The concept of the web as an application platform has never been more popular, but the tools used to create these so-called “web apps” are still fraught with pitfalls that are often ignored or misunderstood. Single-page web app frameworks have gained traction because they can easily be used to create fast, complex applications that feel much more solid and interactive than traditional websites. But this benefit, and the changes in mindset and development practices that accompany it, comes at the cost of basic browser functionality that web developers sometimes take for granted.

With vendors making it increasingly difficult to disable, we can get lulled into thinking that we don’t need to provide a fallback for users whose browsers don’t execute JavaScript. But explicitly choosing to disable JavaScript is far from the only reason a user’s browser might not run it. Government Digital Service (GDS), the team that maintains the UK government website, found that, out of every 500 visitors to GOV.UK, five did not receive JavaScript, but only one had JavaScript explicitly disabled. The other four could be missing out on JavaScript for any of several reasons: an overzealous corporate proxy server; a request for JavaScript timing out due to high latency; or even an unnoticed syntax error.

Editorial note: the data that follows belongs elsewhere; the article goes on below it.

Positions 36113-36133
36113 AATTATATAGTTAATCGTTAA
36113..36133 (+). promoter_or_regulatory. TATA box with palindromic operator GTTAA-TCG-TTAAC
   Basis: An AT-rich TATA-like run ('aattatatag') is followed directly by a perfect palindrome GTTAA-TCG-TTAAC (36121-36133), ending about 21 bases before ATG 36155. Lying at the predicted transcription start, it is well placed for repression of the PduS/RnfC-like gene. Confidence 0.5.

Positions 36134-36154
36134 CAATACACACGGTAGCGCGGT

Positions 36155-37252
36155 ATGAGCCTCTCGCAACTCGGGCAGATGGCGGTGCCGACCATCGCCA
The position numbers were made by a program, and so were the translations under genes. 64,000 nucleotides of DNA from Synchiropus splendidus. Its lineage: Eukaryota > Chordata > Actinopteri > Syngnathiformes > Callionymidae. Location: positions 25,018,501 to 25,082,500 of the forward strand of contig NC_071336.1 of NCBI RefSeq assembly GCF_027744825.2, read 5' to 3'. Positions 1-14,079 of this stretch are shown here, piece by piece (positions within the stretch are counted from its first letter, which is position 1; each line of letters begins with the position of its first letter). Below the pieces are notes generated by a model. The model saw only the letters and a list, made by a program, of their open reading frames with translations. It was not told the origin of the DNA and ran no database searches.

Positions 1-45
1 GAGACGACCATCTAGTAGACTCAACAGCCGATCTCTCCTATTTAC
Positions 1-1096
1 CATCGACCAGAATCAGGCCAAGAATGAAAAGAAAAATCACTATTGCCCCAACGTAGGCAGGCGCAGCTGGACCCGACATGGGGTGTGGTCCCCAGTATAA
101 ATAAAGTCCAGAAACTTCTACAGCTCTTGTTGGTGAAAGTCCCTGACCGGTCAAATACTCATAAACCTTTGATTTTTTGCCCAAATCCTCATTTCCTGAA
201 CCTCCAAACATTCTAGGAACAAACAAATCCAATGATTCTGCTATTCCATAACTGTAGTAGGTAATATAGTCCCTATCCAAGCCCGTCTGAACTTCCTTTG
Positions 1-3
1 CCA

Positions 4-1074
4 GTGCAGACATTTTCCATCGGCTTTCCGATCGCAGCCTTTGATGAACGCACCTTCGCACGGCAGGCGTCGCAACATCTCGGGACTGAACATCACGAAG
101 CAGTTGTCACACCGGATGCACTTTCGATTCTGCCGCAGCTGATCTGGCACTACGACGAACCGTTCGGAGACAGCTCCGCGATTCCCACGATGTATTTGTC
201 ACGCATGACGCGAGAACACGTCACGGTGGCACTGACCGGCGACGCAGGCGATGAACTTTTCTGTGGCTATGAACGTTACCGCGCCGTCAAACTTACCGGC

https://alistapart.com/article/let-links-be-links/

Your website should work without JavaScript. Or at least the core functionalities.